Mark 12:38-39 “And in His teaching, Jesus was saying, ‘Beware of the scribes who like to walk around in long robes, and like respectful greetings in the market places, and chief seats in the synagogues, and places of honor at banquets….'”
Many of us crave the attention of others. We want people to notice us. To like us.
It happens in the school, in the workplace, in the church — even in the family. Sometimes it’s a child wanting attention from parents. Other times, it’s a guy or gal wanting attention from the opposite sex. It’s a core feature of Facebook, Instagram, Twitter, and WordPress. Everyone likes to be liked and wants to be noticed.
As Jesus looked around, He saw leaders who dressed the part and expected respect and honor. They wore titles and liked court-side seats. They sat where people would see them. They wanted to stand out from the crowd. They considered themselves important and wanted others to affirm it.
Jesus was less than impressed.
Whenever we work to catch the eye of others, we have taken our eye off Christ. The shift happens very subtly. Before long, ten people may affirm us but all we can remember is the one critic. And we then focus our energy on winning over the one critic, rather than honoring the One whom we really serve.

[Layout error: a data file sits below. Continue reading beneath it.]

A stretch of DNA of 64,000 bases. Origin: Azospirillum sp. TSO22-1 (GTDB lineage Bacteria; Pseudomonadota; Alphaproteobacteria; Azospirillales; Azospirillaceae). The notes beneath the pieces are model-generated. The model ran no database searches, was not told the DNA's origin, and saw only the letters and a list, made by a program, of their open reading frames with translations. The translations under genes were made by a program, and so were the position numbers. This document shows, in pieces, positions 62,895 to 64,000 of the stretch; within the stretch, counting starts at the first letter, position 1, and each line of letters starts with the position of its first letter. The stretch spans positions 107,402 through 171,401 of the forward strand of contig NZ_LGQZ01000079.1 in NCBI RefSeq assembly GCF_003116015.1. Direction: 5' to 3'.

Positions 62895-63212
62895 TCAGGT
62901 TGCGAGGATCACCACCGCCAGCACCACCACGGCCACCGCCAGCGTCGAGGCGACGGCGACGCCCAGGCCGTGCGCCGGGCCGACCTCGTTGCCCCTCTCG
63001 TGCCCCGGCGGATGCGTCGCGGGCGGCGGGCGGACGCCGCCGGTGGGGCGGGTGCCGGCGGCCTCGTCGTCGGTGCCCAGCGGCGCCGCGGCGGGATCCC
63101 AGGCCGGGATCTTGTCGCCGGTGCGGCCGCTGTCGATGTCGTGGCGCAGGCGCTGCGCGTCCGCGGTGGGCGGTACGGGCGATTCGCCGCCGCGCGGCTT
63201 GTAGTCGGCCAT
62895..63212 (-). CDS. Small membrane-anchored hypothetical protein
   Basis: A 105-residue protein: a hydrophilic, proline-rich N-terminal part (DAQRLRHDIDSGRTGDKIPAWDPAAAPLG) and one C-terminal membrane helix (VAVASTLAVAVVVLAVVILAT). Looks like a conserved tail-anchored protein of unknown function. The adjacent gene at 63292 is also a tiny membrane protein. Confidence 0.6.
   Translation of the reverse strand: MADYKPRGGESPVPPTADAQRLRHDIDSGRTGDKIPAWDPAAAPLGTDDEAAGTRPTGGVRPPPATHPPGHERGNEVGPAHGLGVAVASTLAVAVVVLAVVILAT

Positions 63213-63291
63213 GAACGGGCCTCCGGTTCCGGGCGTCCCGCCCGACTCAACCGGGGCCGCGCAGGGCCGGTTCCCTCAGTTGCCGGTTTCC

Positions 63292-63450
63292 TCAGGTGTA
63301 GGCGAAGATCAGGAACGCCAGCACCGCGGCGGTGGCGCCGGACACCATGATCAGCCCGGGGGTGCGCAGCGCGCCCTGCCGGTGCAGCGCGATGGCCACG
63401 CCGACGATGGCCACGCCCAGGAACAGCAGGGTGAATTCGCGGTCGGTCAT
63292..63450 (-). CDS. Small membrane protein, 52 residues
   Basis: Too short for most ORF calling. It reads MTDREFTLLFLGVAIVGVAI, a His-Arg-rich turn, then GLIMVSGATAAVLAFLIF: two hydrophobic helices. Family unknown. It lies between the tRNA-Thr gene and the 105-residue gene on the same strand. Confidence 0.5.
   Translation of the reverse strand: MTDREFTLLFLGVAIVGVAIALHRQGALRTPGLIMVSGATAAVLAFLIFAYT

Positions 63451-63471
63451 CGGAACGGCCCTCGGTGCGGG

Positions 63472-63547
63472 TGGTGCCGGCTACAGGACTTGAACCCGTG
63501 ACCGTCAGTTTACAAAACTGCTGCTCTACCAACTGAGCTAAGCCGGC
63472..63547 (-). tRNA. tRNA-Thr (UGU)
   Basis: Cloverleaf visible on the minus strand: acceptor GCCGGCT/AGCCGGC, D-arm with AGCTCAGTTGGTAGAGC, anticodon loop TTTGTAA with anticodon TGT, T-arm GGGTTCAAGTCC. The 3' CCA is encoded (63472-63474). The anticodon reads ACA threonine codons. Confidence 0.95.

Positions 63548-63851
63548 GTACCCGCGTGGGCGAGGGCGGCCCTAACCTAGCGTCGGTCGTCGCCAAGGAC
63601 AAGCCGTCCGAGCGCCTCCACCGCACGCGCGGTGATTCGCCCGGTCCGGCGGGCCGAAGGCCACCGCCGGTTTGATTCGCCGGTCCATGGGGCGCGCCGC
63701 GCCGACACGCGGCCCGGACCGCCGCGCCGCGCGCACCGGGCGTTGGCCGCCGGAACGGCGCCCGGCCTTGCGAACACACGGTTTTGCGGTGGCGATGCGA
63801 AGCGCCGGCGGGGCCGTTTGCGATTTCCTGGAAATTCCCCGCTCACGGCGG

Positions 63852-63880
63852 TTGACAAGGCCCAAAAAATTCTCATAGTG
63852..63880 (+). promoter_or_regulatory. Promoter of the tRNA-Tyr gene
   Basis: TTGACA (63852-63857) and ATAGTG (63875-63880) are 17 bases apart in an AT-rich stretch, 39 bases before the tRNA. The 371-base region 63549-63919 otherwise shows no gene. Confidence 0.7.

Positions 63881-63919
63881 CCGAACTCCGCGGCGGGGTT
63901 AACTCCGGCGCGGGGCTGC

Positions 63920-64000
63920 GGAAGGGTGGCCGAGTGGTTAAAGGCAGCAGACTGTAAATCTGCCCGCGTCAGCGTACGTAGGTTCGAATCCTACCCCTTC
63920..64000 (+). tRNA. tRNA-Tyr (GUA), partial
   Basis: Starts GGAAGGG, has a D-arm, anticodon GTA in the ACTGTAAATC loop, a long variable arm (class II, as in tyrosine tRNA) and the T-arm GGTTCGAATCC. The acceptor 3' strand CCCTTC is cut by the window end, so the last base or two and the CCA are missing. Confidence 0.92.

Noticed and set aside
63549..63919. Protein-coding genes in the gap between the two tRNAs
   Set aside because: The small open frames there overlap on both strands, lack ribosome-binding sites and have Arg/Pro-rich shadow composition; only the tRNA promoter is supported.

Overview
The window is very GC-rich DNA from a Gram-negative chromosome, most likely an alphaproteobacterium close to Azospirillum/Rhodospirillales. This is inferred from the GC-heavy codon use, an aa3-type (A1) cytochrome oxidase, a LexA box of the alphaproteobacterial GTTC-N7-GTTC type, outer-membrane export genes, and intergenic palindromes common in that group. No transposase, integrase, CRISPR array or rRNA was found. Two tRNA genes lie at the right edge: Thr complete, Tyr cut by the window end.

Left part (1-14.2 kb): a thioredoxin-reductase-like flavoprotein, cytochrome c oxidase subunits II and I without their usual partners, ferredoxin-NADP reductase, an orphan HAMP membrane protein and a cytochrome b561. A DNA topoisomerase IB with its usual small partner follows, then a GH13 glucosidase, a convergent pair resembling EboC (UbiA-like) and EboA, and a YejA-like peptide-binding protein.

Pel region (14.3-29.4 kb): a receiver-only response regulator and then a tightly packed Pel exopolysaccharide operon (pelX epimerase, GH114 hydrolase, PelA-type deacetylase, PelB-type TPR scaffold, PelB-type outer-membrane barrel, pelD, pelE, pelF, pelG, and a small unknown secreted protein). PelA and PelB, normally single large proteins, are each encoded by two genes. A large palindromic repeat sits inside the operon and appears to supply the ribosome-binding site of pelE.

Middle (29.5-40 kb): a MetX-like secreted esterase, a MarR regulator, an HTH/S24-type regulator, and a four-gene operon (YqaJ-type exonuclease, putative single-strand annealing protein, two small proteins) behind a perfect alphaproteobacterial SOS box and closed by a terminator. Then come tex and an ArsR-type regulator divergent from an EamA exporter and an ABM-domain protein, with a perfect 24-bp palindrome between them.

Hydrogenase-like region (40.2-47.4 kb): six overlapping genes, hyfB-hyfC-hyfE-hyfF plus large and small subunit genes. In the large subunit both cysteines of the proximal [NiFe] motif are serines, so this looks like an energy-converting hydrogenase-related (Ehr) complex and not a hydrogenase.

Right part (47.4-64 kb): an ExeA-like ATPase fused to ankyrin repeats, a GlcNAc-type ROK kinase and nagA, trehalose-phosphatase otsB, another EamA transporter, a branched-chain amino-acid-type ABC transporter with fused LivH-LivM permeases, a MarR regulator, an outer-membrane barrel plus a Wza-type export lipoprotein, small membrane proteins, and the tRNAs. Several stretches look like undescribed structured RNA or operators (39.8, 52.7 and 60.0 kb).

Conversely, we start believing the plaudits and praise that a few generous folk hand our way and, almost imperceptibly, we start expecting such honor. We elevate ourselves. We feel entitled to the perks, the privileges, and the special attention. And without realizing it, pride gets a grip on us.
Some people want to be famous. They like, or would like, to be well-known. The irony, of course, is that most people who are widely-known are not well-known.
As Jesus watched the scribes jostle for prominence, He warned His disciples against it. The flourishing life is not the prominent or the privileged life, but the peaceful life. Those who insist on self-promotion actually experience self-demotion. Those who have to lead, probably should not. Those who want to stand out, should probably stand down while they reorder their spiritual lives.
This is not a temptation merely for Type-A personalities, but for all of us. Is it enough, today, that Jesus sees us? Is it enough, today, to please Him alone?